New Federal Zero Trust Strategy Requires a New Approach to Create More Trust, Not Less
One of the challenges to zero trust adoption that agencies have been wrangling with is the definition. Following Executive Order 14028 to improve the nation’s cybersecurity and protect federal government networks, the Office of Management and Budget (OMB) recently released a Federal strategy to move the government toward a zero trust approach to cybersecurity. The new strategy states that “a key tenet of a zero trust architecture is that no network is implicitly considered trusted” but it’s important to understand that “zero” is only the starting point of a long-term zero trust strategy.
When implemented properly and with tools to provide proactive controls, improved visibility, and increased points of inspection, federal agencies can move beyond zero trust and create more trust.
The new strategy is sound and also aligned to what the private sector has done over the last decade. With the private sector’s success as an indicator of the proven effectiveness of a good zero trust strategy, the federal government is making progress to achieve the same level of success. There are three significant security challenges that federal agencies can overcome by leveraging a new approach to security, while also meeting the requirements of the new strategy.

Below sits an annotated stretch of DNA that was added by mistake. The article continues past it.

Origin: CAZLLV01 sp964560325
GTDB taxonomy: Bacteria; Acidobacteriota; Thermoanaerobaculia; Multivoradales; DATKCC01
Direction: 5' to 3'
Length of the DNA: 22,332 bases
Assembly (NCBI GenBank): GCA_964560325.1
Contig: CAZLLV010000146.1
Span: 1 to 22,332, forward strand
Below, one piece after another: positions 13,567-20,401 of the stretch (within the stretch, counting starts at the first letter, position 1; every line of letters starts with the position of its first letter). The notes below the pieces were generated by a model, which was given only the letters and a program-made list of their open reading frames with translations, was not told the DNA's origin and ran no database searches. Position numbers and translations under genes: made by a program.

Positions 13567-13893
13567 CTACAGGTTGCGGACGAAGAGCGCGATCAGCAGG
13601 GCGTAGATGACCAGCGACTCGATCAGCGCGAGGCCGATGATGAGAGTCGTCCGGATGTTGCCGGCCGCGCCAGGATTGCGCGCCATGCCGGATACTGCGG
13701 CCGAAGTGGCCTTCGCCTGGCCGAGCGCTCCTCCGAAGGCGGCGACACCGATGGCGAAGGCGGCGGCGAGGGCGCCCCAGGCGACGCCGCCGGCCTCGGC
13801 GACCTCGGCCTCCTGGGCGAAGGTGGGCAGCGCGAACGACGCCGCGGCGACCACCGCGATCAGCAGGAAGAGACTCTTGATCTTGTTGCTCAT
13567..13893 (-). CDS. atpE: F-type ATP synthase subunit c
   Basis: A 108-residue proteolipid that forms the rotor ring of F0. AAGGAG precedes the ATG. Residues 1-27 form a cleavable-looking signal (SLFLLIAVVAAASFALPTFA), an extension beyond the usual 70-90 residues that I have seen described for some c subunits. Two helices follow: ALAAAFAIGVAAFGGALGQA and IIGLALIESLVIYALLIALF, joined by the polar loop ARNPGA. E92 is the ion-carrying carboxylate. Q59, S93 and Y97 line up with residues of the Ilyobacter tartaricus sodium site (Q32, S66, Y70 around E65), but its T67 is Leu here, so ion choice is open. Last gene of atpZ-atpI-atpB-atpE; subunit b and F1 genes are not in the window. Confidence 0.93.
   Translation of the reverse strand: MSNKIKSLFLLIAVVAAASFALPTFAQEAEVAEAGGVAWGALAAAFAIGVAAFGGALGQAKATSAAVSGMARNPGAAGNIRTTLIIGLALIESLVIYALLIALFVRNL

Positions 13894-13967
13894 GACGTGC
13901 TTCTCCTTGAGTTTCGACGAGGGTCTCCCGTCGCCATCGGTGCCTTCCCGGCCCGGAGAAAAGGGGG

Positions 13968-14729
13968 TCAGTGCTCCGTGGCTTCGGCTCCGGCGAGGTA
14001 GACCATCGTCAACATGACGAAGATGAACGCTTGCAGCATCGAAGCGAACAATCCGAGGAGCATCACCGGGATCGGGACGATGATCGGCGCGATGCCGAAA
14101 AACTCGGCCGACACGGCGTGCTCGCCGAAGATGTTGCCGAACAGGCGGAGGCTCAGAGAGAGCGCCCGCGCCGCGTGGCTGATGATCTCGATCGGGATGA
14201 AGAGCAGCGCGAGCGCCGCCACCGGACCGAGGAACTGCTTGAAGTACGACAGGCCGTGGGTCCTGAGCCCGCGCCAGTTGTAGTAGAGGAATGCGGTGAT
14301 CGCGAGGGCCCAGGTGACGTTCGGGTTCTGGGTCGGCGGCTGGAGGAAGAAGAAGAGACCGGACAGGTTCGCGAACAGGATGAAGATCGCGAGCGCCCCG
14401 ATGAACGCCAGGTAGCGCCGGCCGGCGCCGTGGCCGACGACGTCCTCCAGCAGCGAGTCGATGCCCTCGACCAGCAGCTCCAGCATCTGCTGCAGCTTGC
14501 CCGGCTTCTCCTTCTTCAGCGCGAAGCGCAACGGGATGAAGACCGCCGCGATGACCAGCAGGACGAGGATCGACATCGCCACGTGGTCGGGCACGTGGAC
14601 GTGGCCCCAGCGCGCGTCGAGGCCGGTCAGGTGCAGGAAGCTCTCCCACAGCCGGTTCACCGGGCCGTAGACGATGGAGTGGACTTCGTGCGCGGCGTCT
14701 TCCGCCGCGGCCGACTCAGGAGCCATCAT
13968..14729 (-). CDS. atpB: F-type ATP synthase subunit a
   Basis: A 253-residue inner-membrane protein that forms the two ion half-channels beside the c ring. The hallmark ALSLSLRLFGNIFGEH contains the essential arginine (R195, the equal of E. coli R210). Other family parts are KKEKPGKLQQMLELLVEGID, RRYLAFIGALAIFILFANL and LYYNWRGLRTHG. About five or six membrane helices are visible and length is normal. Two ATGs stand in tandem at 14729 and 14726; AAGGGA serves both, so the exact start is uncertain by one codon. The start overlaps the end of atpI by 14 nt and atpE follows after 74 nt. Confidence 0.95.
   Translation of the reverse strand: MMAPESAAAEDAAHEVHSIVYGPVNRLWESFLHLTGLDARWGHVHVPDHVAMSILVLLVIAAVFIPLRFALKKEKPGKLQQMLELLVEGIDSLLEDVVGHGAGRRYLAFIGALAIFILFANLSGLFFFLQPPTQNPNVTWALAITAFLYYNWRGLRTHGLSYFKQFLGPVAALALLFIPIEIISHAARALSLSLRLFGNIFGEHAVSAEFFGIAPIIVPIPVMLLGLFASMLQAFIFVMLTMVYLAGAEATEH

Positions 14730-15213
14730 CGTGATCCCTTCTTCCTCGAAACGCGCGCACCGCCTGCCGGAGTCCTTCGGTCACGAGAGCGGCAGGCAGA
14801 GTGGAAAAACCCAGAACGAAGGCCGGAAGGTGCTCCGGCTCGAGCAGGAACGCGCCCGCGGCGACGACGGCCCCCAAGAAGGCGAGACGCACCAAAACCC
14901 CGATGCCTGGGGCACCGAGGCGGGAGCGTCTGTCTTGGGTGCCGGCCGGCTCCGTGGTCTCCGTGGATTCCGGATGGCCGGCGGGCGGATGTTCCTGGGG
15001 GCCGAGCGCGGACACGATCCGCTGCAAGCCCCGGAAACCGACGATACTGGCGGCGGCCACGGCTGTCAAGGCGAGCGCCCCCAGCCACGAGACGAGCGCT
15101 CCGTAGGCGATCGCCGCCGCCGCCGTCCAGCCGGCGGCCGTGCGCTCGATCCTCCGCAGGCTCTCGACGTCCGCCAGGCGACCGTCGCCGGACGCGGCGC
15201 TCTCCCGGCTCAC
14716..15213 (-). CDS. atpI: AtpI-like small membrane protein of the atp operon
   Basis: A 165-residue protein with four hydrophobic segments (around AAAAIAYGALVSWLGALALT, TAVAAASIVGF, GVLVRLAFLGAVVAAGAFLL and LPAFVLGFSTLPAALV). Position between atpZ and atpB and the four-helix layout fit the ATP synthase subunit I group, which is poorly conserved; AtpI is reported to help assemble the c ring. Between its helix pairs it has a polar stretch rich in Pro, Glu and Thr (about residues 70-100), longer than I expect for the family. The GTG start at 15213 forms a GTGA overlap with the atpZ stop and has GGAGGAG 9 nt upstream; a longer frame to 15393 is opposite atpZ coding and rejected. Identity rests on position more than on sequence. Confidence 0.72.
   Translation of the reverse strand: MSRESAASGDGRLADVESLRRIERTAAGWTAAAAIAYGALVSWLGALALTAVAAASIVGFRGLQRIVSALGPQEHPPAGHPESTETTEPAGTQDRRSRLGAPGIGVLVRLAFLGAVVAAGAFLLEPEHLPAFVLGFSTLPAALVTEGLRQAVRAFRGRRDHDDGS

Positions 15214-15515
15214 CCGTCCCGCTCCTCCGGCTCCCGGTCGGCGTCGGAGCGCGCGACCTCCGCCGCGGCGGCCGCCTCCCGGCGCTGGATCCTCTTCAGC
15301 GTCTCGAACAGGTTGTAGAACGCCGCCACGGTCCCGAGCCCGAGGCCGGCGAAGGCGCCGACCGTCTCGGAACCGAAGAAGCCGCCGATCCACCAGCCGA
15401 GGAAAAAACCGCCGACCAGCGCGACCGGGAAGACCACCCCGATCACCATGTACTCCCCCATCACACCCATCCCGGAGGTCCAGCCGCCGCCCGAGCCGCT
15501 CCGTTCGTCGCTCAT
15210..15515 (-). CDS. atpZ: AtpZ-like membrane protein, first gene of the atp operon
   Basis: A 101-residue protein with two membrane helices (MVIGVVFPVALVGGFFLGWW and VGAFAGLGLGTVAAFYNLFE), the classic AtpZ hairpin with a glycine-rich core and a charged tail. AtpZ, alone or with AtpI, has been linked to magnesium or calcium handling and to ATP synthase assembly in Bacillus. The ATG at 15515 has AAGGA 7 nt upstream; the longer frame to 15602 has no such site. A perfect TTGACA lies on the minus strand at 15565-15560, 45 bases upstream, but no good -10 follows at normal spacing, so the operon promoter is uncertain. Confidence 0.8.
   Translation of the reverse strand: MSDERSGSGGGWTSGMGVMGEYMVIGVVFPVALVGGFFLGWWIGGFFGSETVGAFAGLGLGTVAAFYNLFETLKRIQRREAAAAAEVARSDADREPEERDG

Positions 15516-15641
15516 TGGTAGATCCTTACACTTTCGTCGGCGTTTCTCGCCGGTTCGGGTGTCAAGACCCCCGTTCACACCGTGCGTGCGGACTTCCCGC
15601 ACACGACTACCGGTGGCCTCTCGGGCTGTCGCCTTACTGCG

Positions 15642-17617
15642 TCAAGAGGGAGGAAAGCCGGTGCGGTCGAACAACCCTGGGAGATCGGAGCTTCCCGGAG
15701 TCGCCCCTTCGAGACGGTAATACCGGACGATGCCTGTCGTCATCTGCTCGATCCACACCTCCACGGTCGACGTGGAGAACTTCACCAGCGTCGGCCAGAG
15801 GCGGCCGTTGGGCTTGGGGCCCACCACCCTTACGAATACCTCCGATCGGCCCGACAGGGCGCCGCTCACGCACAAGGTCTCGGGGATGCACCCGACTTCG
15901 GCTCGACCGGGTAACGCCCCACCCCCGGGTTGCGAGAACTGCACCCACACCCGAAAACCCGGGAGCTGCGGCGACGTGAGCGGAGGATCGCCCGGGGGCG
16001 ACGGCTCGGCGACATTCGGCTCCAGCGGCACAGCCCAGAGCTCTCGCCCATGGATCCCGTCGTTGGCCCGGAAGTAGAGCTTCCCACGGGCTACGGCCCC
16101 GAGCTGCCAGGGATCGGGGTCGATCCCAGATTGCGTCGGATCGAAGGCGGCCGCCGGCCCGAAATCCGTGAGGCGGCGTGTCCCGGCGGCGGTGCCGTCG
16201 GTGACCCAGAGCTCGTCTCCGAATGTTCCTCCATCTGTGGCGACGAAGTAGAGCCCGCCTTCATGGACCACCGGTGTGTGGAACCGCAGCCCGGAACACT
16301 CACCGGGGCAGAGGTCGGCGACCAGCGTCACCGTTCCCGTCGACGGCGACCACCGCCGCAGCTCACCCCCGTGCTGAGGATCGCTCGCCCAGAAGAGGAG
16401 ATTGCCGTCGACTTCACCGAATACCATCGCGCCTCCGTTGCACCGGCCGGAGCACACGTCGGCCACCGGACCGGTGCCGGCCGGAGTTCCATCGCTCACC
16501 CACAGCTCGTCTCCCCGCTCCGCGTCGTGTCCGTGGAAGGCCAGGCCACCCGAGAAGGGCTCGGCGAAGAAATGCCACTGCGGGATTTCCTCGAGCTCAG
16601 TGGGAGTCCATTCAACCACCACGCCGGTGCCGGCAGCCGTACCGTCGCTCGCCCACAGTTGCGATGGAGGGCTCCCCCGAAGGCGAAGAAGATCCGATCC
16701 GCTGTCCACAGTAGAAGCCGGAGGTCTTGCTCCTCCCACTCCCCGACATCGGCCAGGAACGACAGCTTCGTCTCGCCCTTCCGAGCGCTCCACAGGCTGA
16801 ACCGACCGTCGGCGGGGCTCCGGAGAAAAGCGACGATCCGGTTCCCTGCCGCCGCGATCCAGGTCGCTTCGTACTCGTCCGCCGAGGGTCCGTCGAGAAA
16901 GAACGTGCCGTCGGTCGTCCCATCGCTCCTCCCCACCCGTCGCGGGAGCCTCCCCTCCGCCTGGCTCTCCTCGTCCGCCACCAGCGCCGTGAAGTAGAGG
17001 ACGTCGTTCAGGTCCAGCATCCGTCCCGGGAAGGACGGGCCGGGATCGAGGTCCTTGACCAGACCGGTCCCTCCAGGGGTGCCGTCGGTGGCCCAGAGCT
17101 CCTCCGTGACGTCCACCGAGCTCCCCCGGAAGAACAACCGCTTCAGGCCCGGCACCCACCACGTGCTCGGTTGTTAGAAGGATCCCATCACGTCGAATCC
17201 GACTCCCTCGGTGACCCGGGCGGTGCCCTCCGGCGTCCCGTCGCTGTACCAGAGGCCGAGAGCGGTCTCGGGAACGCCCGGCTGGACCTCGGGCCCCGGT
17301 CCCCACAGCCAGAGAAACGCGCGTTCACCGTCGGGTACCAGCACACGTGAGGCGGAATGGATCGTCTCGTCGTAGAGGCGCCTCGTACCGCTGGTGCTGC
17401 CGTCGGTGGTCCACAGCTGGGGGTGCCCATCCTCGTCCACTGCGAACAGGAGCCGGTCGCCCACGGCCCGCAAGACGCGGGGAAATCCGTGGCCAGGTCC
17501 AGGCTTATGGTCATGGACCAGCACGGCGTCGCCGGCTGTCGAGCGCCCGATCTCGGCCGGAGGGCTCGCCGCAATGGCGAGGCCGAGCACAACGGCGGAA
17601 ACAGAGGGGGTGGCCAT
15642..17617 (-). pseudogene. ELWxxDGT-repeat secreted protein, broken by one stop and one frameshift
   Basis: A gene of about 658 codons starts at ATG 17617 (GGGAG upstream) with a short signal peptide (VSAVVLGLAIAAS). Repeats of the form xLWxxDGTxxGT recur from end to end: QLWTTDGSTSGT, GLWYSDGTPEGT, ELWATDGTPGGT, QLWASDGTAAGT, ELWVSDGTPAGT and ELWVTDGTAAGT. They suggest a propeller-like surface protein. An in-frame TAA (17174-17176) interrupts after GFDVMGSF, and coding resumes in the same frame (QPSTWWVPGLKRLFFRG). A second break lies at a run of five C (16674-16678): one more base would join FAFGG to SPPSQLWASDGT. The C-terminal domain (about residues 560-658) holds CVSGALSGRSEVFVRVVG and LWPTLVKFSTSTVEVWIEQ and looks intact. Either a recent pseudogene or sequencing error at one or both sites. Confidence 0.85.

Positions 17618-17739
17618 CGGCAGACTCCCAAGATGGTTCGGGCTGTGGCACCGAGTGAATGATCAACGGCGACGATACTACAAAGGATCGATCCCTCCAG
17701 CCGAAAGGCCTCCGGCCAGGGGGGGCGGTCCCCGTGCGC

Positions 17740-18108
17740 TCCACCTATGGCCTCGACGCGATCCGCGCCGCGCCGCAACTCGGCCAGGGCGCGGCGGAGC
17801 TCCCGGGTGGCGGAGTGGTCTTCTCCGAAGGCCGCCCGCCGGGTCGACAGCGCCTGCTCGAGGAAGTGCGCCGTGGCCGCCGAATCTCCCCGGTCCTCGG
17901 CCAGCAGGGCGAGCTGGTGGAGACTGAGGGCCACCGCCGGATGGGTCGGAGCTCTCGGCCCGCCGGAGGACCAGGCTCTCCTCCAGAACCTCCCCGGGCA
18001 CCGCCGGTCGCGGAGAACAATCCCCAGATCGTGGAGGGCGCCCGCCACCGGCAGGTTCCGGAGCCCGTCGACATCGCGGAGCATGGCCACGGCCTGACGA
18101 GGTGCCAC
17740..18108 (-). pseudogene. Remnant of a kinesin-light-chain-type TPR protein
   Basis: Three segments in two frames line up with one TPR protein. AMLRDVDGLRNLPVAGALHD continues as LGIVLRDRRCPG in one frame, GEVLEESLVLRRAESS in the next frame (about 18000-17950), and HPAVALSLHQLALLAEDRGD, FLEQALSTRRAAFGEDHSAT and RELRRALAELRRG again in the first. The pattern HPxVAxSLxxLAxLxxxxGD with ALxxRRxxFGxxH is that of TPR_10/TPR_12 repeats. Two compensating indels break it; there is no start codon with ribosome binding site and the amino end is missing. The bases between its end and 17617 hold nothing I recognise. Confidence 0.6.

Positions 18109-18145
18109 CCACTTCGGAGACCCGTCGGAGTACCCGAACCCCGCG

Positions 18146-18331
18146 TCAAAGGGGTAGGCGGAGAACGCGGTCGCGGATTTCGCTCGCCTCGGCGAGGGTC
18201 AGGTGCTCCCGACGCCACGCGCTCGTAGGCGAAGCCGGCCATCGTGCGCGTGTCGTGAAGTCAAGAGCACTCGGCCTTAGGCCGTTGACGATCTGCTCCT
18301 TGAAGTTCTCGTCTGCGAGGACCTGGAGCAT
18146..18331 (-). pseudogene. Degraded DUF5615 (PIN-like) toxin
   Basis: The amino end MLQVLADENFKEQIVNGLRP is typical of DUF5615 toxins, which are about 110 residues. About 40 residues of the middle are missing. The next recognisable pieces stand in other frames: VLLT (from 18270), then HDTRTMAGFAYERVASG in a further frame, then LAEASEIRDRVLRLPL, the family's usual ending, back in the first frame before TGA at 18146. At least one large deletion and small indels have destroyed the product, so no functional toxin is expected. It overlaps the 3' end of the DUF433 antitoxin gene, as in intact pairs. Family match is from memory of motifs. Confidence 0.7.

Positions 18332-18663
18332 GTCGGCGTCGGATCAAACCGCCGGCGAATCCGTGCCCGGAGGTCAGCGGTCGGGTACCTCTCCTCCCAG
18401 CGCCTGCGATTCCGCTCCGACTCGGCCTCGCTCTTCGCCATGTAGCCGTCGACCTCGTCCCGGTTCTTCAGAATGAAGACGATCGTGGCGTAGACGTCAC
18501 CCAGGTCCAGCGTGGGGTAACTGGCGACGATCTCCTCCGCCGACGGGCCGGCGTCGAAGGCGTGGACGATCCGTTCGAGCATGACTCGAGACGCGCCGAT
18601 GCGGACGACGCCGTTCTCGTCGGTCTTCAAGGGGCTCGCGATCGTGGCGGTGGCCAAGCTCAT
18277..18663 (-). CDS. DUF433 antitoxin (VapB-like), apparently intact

User-driven Cloud Adoption Increases Risk, but This Can be Managed with Cloud Data Protection
While some federal organizations have historically been slow to move to the cloud, the shift to a majority, or at least partial, remote workforce over the last two years has served as a forcing function for cloud adoption. Moving to the cloud isn’t inherently bad – when the move is planned and executed with oversight from both networking and security teams, agencies can see many benefits including scalability, flexibility, and portability.